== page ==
Led by Professor Cornelius Holtorf at Linnaeus University in Sweden The UNESCO Chair in Heritage Futures brings together researchers from around the world to investigate how heritage practice creates futures, and to improve futures literacy in the global heritage community. Dr Sarah May, Swansea University, is an affiliated researcher.
The Chair’s research is broad – from nuclear waste, to repatriation and garbology – but it all contributes to these questions:
- Which future or futures do we preserve the heritage for?
- Which heritage will help future generations solve important challenges?
- How can we develop futures thinking (and futures literacy) among heritage professionals worldwide?
The Chair is affiliated with the UNESCO World Heritage Centre and with the UNESCO Global Futures Literacy Network. There is also a collaboration with The Organisation for Economic Co-operation and Development/Nuclear Energy Agency (OECD/NEA) in the context of long-term knowledge management relating to nuclear waste disposal.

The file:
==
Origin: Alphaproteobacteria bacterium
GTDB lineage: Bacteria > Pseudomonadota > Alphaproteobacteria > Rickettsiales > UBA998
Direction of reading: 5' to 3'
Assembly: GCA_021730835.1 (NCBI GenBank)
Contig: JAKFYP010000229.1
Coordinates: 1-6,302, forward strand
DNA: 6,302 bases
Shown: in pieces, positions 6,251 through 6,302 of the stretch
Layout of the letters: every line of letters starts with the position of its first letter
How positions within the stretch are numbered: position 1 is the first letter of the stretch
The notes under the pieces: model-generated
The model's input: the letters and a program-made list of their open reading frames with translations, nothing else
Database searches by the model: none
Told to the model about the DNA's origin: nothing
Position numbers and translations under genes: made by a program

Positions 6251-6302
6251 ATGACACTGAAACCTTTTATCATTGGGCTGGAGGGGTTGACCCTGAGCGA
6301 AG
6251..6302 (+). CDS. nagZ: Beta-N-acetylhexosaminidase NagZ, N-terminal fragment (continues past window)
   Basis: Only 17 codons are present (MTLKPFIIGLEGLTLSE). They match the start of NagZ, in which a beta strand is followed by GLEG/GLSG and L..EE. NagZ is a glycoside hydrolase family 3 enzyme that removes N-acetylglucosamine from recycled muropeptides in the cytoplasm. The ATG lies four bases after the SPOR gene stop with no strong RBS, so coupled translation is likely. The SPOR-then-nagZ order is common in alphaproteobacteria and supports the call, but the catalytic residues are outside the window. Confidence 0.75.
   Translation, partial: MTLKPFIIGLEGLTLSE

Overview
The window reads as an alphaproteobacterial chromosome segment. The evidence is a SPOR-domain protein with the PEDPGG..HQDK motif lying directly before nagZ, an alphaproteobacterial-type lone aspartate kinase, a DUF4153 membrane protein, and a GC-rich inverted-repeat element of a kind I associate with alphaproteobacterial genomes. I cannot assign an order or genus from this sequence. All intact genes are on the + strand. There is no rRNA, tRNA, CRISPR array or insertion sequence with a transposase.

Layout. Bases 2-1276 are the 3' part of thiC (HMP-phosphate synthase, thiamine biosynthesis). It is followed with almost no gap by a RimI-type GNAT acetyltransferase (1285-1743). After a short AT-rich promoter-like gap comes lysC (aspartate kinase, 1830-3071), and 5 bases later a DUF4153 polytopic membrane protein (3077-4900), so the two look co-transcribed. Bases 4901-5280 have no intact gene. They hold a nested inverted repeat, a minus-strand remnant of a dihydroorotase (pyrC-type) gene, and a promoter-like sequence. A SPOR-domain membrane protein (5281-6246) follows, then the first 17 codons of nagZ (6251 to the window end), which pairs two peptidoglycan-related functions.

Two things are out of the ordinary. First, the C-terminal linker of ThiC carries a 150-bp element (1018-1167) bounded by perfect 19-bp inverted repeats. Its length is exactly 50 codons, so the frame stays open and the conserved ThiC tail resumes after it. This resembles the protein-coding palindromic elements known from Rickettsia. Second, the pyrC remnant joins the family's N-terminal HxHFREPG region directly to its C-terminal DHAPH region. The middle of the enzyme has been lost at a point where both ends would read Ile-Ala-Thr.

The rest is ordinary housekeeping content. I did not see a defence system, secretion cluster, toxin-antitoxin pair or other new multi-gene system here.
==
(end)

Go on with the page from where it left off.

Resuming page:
Sarah’s work for the chair has looked at how children are used as part of heritage futures discourse and how they experience heritage practice. Her work on toxic heritage also contributes to the chair. She is particularly interested in how ideas, narratives and practice from one domain, such as nuclear waste management, can contribute to another, such as cultural heritage policy.
The book “Cultural Heritage and the Future”, 2021, is an outcome of the research group’s work.
Project lead: Cornelius Holtorf. Project members: Anders Högberg, Annalisa Bolin, Emily Hanscam, Sarah May, Leila Papoli-Y, Claudio Pescatore and Helena Rydén
Project duration: 2017-2025
Contact Sarah May: firstname.lastname@example.org
Follow the Project on Twitter: @UnescoChairLNU